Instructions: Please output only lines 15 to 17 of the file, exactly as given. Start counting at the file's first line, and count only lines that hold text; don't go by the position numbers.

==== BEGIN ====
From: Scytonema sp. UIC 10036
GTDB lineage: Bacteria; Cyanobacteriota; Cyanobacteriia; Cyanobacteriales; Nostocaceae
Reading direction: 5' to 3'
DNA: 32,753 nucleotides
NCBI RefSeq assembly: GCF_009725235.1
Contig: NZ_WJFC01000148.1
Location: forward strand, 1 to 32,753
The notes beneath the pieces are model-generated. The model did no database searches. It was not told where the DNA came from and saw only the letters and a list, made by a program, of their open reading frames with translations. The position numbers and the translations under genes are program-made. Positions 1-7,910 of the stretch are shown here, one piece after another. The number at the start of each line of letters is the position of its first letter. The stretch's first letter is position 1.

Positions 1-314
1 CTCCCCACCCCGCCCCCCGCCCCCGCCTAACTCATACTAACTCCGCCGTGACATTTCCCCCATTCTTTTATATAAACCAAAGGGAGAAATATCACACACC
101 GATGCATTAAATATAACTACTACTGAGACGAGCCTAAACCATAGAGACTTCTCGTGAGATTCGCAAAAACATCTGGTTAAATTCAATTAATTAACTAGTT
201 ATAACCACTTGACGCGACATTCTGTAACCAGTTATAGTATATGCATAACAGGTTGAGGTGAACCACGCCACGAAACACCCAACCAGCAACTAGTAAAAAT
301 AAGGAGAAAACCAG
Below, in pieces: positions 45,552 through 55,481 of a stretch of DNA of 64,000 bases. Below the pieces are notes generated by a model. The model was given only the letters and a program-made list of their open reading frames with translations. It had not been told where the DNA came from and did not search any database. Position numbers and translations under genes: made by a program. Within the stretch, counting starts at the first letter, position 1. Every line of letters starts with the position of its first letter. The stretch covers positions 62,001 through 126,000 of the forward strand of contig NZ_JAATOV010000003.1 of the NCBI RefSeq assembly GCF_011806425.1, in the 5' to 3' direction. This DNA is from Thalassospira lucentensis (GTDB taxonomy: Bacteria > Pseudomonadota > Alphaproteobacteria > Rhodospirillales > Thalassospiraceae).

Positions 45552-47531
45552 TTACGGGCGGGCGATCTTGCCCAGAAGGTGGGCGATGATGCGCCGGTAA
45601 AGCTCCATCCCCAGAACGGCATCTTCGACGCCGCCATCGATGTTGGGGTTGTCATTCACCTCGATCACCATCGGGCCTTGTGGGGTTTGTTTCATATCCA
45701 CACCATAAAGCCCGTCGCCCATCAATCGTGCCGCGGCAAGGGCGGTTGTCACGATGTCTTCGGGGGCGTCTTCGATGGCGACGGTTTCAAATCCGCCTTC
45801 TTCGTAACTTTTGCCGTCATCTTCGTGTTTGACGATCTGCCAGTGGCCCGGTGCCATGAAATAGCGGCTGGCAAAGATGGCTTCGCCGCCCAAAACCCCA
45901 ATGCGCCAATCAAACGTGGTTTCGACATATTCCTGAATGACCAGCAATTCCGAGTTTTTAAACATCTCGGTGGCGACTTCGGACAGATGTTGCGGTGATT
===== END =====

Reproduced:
Positions 45552-47531
45552 TTACGGGCGGGCGATCTTGCCCAGAAGGTGGGCGATGATGCGCCGGTAA
45601 AGCTCCATCCCCAGAACGGCATCTTCGACGCCGCCATCGATGTTGGGGTTGTCATTCACCTCGATCACCATCGGGCCTTGTGGGGTTTGTTTCATATCCA